Fishing is done with harpoons, short lances, bows and arrows, nets, and weirs; the latter two are often used in combination. Weaving and pottery are not practiced, but basketry was formerly an important craft. Women made basketry containers of various sizes as well as mats for domestic use and trade. Division of labor is by sex and age.

The Paraujano live in small rectangular dwellings erected on stilts in irregular rows close to the shore. The houses have saddle roofs covered with palm thatch. Walls of wooden boards have replaced the more traditional walls of reed matting. The floor is sometimes covered with straw mats. In addition to the house itself, there is a separate kitchen located either adjacent to the dwelling house on the same elevated platform or on a separate one. The kitchen consists of a rustic shed covered with a thatched roof but lacking walls. The house compounds are separated from each other by narrow channels. Sometimes neighboring houses are also connected by bridges made of narrow planks, but generally communication among the villagers is by paddled or poled dugout canoes of varying sizes.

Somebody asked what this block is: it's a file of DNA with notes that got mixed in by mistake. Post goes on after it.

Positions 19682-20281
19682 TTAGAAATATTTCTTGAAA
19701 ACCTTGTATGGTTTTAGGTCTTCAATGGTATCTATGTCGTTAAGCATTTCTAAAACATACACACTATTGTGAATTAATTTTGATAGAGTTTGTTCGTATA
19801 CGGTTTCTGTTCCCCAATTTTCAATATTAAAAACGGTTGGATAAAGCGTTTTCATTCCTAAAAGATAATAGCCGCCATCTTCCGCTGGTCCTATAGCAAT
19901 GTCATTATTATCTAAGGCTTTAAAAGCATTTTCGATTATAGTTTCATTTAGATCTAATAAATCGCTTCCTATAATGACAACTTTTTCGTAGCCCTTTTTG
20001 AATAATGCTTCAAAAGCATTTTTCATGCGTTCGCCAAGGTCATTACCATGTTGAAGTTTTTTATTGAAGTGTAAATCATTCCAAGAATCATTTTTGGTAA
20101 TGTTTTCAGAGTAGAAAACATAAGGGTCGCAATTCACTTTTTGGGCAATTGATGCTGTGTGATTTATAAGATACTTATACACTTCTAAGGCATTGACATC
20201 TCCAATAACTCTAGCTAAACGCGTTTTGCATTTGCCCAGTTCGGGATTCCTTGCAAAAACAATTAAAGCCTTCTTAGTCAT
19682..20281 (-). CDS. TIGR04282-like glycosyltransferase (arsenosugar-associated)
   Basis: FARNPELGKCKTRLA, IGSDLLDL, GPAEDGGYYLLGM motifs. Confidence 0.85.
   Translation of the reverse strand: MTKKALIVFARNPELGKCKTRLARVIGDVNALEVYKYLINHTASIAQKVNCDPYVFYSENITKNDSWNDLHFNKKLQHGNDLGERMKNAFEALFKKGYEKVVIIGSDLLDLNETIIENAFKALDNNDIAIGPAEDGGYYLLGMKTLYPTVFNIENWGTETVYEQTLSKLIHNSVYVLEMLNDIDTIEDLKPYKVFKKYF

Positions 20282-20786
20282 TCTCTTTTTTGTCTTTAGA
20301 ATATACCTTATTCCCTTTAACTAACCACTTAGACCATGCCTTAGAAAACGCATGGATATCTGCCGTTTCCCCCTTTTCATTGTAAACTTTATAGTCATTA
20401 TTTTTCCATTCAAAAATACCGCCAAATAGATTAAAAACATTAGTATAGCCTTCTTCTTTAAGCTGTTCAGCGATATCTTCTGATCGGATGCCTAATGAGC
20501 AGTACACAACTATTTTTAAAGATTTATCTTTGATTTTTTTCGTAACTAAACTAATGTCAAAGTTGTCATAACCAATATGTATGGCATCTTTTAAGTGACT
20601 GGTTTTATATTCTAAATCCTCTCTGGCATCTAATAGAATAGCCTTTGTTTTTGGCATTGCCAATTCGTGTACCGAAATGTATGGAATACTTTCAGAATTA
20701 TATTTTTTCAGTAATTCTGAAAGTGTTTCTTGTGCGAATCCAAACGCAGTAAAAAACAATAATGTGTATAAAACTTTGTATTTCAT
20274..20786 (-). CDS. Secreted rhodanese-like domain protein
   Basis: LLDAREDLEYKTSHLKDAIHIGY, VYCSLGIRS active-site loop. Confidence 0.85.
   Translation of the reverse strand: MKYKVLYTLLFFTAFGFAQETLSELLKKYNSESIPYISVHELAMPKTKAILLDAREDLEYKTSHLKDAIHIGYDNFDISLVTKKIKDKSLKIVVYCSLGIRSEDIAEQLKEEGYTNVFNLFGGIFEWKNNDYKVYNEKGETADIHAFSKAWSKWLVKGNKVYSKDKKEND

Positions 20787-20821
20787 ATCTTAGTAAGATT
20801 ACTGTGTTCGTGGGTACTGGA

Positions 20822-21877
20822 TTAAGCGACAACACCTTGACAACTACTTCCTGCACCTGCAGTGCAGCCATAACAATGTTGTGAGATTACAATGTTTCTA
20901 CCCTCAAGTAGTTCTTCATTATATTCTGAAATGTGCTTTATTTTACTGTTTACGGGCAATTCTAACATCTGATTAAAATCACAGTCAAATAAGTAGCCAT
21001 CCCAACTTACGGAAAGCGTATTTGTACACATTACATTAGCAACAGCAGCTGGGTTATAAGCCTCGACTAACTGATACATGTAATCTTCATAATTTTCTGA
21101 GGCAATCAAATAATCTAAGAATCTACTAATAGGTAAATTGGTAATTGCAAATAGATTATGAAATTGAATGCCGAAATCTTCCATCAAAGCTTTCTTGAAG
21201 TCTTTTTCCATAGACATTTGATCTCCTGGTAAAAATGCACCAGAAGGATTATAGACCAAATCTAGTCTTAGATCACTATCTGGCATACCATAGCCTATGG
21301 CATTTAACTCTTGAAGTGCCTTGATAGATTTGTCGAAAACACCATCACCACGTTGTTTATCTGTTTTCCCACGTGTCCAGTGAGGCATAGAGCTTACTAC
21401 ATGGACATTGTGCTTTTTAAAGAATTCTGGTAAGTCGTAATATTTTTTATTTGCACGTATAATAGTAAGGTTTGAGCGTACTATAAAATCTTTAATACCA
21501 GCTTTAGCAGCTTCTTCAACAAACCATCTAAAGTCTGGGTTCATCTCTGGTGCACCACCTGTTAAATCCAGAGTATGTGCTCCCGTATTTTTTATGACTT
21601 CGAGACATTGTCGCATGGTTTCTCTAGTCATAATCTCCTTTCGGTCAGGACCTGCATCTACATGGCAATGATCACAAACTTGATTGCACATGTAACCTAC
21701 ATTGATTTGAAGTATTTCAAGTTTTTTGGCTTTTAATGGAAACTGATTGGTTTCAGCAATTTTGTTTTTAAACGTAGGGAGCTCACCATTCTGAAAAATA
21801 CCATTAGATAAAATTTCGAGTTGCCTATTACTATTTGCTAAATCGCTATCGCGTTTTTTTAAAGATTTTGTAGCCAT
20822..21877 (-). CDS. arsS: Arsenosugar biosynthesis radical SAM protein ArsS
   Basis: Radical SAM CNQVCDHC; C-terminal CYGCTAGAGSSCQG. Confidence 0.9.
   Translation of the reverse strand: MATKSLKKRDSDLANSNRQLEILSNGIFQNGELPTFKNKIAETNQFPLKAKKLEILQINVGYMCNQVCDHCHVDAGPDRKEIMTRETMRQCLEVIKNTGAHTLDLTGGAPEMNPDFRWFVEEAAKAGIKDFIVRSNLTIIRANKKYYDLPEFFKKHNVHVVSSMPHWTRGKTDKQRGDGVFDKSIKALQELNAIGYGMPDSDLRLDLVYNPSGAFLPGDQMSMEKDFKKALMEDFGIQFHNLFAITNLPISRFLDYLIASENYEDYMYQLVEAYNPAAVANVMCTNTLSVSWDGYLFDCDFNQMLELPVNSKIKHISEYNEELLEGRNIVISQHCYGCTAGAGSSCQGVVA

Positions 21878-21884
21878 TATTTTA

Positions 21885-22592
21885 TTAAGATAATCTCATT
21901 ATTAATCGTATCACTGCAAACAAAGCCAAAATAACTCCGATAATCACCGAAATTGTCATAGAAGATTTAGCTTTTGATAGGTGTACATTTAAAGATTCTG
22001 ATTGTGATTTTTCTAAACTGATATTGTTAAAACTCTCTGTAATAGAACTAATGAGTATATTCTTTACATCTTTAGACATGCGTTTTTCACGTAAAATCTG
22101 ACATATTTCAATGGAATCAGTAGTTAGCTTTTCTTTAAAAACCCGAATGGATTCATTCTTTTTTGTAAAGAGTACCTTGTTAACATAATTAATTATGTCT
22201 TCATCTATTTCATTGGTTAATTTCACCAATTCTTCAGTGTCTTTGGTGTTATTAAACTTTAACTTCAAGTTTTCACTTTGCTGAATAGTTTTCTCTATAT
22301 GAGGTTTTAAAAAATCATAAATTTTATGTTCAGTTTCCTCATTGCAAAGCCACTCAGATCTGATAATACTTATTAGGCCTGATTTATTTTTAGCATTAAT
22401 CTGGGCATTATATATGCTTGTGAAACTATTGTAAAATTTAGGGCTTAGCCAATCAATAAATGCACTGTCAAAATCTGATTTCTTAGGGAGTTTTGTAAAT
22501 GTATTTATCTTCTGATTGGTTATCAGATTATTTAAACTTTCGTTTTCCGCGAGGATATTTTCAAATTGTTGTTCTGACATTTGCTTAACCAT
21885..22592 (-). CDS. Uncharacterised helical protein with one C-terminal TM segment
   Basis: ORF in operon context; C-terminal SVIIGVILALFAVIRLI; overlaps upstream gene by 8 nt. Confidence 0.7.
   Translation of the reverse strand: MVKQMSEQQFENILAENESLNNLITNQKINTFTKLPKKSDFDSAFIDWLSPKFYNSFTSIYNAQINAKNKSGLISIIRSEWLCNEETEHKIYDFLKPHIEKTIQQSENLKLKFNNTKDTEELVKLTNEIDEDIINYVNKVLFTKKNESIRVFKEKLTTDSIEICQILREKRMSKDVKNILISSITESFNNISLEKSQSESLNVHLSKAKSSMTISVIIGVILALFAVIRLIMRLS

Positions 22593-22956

Paraujano women adopted the long full-length dress customary among the Guajiro, their Arawakan-speaking neighbors. Paraujano women used to wear their hair loosely around their shoulders, but modern women wear long braids. The traditional dress of the men was a loincloth. Facial paint seems to have been applied by both sexes in earlier times.